Libya's interim government, the National Transitional Council (NTC), is getting no international help over the enormous problems it faces. To start with, the NTC has failed to restrain the militias that hold several areas and have killed thousands of people in attacks on alleged or real former supporters of Muammar al-Qadhafi. Reliable Libyan observers have likened the arbitrary killings, arrests, and torture to the former regime's brutalities. There have also been racist lynchings of African migrant labourers mistaken for mercenaries. A recent United Nations report characterises the militias as a major challenge to the NTC; it points out that women whom they detain are at particular risk. The NTC also faces political problems with Libya's severely divided society; five Amazigh or Berber leaders boycotted the November 24 swearing-in of the cabinet, saying that their ethnic group had not got enough posts. Nato, which deployed U.N. Security Council Resolution 1973 ostensibly to protect civilians but in reality to cause violent regime change, is making no attempt to intervene. The U.N. mandate ended on October 27, and the Atlantic alliance has rejected Tripoli's request that it protect Libyan frontiers against possible re-entry by Qadhafi loyalists who fled the country as the regime disintegrated.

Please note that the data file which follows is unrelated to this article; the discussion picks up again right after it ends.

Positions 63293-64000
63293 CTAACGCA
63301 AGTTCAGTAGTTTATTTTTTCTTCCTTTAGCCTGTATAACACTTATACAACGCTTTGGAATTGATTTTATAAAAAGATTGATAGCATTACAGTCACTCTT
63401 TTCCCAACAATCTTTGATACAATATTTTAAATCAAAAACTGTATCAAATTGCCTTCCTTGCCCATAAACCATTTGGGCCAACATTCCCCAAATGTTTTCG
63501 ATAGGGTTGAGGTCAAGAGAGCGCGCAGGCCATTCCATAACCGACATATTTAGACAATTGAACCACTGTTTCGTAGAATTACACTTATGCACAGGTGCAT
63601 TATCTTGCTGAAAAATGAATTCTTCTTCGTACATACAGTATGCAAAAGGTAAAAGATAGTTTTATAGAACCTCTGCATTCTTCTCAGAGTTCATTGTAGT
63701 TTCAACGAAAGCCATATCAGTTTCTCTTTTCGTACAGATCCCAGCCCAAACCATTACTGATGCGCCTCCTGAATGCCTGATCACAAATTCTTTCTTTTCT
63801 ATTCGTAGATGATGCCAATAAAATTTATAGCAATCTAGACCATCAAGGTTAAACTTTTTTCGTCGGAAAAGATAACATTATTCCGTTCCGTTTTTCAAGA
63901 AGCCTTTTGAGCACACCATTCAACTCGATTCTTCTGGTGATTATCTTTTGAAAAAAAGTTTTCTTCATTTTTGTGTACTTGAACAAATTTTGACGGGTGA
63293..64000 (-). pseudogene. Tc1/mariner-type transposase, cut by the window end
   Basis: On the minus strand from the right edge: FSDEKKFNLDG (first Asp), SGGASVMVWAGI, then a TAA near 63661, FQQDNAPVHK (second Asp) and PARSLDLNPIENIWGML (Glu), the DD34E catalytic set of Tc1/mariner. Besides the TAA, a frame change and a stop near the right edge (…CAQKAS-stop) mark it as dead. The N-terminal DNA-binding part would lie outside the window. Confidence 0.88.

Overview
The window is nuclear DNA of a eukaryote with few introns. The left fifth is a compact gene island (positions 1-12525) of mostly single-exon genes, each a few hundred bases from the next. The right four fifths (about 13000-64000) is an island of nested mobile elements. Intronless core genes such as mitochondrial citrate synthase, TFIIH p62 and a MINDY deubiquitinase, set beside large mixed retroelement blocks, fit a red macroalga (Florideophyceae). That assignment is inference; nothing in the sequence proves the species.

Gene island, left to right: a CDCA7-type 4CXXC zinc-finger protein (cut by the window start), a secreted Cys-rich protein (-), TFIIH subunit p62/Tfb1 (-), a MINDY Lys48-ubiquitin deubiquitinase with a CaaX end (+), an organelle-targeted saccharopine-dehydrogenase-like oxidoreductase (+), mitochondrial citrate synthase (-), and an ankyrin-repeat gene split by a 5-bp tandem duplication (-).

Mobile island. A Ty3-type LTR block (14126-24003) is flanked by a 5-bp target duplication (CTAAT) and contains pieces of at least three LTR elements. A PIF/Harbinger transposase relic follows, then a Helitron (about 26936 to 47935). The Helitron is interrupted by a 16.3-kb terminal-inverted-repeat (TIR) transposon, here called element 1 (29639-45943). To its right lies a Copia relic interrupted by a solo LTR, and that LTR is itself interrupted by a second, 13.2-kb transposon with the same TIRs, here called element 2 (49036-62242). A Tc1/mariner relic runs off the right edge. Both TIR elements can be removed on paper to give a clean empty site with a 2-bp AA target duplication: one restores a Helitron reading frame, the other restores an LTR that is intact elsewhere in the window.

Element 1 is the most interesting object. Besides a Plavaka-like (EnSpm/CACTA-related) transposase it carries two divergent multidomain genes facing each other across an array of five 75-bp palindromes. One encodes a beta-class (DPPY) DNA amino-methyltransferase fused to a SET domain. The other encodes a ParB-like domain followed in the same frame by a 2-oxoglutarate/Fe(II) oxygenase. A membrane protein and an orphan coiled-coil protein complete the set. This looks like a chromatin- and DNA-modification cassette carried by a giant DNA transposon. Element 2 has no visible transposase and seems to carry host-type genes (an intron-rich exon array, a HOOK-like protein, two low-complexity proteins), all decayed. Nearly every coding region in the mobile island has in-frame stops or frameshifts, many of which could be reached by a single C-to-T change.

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Hat tip: Aangirfan